“‘Honey,'” she remembers her aunt telling her one night when [she] was 13, “‘Negroes can’t be writers.'”
That was in 1960. We’ve come a long way since then, and we have that very 13-year-old to thank for ignoring her aunt (or, more accurately, for internalizing that message and fighting her way nonetheless to multiple Hugo and Nebula awards, to name some of her accolades). In the 1990s, scholars and readers flocked to her work as cultural studies challenged the white male literary canon — and why shouldn’t they? Girlfriend won her first Hugo in 1984, when Larry Correia of the Sad Puppies was reading Dick and Jane.
And in 2006, while fans awaited the third installment of her Earthseed trilogy, Butler died suddenly of a stroke. Cries of “That’s not fair!” still echo at conferences nationwide. She was only 58.
A prolific writer since childhood, she had willed her papers to the Huntington Library. Into this archive dove biographer Gerry Canavan, who admits “even the most disciplined critics frequently find themselves gushing with enthusiasm, with love, and following her too-soon death, with a sense of permanent regret and loss.”
Canavan is one such scholar, it seems: disciplined, but enthralled. He handles her journals and notes with respect, focusing more on theses regarding her creative life than on her most intimate moments. As such, the text is somewhat dense and academic, in keeping with the Modern Masters series. It seems to be primarily an aid for students and faculty, secondarily a feast for fans, and not so much a narrative for the general reader. So, if you know her well and miss her dearly, I highly recommend this book.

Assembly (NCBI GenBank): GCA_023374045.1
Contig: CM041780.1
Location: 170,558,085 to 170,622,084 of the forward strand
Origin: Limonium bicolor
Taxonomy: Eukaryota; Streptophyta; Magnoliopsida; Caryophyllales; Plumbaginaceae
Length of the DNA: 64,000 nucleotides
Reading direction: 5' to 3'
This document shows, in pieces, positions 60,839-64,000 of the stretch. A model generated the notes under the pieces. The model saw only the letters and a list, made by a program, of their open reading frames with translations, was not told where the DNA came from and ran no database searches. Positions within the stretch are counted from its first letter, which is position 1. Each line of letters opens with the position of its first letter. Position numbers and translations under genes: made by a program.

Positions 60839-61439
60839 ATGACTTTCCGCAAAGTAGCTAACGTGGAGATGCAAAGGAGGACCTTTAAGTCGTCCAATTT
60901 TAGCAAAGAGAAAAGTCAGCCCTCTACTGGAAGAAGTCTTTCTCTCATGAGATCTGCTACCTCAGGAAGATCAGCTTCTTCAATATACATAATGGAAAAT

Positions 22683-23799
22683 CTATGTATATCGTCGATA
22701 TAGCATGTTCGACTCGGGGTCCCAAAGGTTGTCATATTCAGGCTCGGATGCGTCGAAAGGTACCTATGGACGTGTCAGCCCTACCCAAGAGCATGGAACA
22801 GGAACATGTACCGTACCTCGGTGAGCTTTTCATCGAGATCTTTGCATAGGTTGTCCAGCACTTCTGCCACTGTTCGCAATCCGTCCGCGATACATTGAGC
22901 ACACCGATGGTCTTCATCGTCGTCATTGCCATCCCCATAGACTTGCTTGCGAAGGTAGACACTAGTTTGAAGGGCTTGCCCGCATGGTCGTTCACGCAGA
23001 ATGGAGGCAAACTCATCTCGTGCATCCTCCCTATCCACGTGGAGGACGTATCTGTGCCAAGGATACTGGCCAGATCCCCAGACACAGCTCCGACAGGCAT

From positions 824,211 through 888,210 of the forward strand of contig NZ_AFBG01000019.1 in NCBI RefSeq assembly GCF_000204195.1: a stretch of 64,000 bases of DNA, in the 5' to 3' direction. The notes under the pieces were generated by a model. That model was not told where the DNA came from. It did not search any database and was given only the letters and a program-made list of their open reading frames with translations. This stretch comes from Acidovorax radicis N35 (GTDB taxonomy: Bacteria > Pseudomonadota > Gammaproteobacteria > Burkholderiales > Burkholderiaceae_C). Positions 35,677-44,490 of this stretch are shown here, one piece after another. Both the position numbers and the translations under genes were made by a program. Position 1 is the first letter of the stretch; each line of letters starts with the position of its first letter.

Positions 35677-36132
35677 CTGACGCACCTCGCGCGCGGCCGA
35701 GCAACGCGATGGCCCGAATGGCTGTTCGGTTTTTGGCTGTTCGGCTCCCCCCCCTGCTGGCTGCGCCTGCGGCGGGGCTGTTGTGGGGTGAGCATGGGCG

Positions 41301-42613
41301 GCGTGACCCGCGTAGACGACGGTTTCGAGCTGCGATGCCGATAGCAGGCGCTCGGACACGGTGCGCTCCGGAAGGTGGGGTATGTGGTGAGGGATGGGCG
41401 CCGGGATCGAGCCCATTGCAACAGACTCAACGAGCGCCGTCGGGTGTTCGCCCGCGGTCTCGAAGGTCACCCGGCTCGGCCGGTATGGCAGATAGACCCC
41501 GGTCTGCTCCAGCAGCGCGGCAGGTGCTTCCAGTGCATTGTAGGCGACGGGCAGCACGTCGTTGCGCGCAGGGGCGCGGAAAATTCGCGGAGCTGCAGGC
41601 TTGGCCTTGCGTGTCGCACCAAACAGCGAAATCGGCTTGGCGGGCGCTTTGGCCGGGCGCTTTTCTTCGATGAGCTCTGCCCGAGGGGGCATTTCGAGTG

If you’re not a fan yet, you should become one before reading this biography, so that you can feel what all the fuss is about. Here are some facts that help:
She was the first science fiction writer (read: of any race or gender) to win the MacArthur Fellowship, AKA the Genius Grant, because (duh!) she was a genius.
She is considered the literary progenitor of Afrofuturism, a genre that not only broadens the audience and authorship of science fiction, but is also cool as hell.
She followed her muse and defied the haters, such as “the college writing professor who finally asked in exasperation, ‘Can’t you write anything normal?'”
She loved comic books. Superman was her fave, but she also collected a trove of Marvel titles, including X-Men and Silver Surfer. Her most famous (though, in her view, least sci-fi) story, Kindred, was recently adapted into a graphic novel.
She struggled not only with being a working class black woman who wanted to make a living as a sci-fi writer, but also with depression and anxiety. Writing was her reason to live, and her obsessive perfectionism honed her stories into the popular masterpieces they are.
The finding aid for her collection of papers is 500 pages long. That’s a nightmare project for anyone devoted enough to take it on, but it means there will likely be more posthumous publications, not to mention infinite dimensions added to her extant stories.
Based on my reading of this biography, I expect and hope we haven’t heard the last of Octavia E. Butler. Let us know what you love about her in the comments.
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Featured image via SFWA